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Press Release

Jamaica Plain Man Sentenced for Bank Robbery

For Immediate Release
U.S. Attorney's Office, District of Massachusetts

BOSTON – A Jamaica Plain man was sentenced on Jan. 5, 2024 in federal court in Boston for a May 2022 robbery of a TD Bank in Cambridge.

Jalonni Shabazz, a/k/a “Jalonni Tucker,” 42, was sentenced by U.S. District Court Judge Indira Talwani to 63 months in prison and three years of supervised release. In August 2023, Shabazz pleaded guilty to one count of bank robbery.

On May 2, 2022, at approximately 12:49 p.m., a suspect wearing a royal blue baseball hat, gray short-sleeved T-shirt, a camouflage pattern garment around his neck and medical mask entered the TD Bank on Massachusetts Ave. in Cambridge. The suspect handed the teller a note that read, “All of the Money - No Dye packs - or alarms,” and then told the teller, “This is a robbery honey.” The teller complied with the suspect’s demands and gave cash to the suspect.  The man then fled on foot after taking $2,200 cash from the teller. 

During a search of the area surrounding the bank, a royal blue baseball hat, consistent with that worn by the suspect in the robbery, was located. DNA obtained from the hat belonged to Shabazz. In addition, analysis of the bank’s surveillance footage and the defendant’s Facebook account identified Shabazz’s features – including his tattoo, hair and an article of clothing – to be consistent with that of the robbery suspect.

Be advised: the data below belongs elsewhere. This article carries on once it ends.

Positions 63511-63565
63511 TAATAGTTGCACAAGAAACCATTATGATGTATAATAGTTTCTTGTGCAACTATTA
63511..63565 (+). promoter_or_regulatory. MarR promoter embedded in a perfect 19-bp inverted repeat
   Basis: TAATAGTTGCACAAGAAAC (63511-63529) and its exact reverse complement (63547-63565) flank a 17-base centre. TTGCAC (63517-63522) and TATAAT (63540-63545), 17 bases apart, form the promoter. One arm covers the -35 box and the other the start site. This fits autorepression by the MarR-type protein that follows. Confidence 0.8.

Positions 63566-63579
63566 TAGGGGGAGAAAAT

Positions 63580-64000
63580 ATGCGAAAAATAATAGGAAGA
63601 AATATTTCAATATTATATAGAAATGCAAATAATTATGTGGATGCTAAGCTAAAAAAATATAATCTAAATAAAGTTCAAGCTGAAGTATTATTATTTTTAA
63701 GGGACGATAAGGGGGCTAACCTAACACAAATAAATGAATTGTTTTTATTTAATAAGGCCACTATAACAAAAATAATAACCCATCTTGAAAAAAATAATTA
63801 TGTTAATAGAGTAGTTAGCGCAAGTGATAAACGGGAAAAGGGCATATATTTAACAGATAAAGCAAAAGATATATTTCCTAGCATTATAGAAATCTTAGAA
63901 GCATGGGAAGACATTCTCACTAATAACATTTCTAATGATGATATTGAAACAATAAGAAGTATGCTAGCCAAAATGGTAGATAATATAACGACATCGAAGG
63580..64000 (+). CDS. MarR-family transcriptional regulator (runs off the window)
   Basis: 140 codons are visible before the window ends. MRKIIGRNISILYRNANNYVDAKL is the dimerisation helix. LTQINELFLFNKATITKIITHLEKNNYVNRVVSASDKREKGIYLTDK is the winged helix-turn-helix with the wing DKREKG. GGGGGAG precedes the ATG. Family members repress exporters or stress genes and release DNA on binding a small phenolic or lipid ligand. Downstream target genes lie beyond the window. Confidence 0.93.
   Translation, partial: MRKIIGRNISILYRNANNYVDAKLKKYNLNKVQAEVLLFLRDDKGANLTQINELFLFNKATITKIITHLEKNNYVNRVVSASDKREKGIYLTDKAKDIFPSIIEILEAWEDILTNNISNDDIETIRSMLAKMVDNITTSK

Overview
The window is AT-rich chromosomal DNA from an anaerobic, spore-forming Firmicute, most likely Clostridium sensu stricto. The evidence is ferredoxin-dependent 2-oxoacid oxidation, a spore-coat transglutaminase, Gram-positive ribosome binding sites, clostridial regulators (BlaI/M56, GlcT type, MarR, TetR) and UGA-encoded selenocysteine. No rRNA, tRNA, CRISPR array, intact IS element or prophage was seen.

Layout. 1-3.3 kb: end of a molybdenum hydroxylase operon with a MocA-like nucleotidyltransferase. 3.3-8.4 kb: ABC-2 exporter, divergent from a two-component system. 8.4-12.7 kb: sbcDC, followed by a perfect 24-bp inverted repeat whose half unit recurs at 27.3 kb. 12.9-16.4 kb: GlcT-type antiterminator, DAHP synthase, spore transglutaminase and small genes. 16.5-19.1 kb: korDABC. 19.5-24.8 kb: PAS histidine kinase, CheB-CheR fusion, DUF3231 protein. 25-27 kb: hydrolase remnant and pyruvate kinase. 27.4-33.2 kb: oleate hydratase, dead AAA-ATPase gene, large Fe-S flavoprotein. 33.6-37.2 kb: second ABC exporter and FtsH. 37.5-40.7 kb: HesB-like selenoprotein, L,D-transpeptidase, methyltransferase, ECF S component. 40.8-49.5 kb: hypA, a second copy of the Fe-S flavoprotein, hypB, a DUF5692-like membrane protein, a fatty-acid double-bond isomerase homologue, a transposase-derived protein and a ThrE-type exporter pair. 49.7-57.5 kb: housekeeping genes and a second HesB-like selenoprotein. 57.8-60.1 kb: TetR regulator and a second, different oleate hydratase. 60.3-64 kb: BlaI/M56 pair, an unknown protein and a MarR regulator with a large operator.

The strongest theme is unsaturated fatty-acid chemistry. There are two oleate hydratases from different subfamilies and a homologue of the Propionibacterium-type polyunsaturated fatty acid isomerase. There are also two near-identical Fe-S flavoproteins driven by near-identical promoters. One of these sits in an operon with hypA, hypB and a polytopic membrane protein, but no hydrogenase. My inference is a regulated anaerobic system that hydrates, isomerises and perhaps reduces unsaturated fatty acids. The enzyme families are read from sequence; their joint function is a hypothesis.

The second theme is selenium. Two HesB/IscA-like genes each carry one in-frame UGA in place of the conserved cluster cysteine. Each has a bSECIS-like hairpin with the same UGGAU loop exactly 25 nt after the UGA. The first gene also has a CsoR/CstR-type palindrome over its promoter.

At the time of the robbery, Shabazz was on supervised release following a 2017 federal conviction for two bank robberies for which he was sentenced to 54 months in prison.

Acting United States Attorney Joshua S. Levy; Jodi Cohen, Special Agent in Charge of the Federal Bureau of Investigation, Boston Division; Massachusetts State Police Interim Colonel John E. Mawn, Jr.; Boston Police Commissioner Michael Cox; and MBTA Transit Police Chief Kenneth Green made the announcement. Assistant U.S. Attorney Suzanne Sullivan Jacobus of the Major Crimes Unit is prosecuting the case. 

Updated January 8, 2024

Violent Crime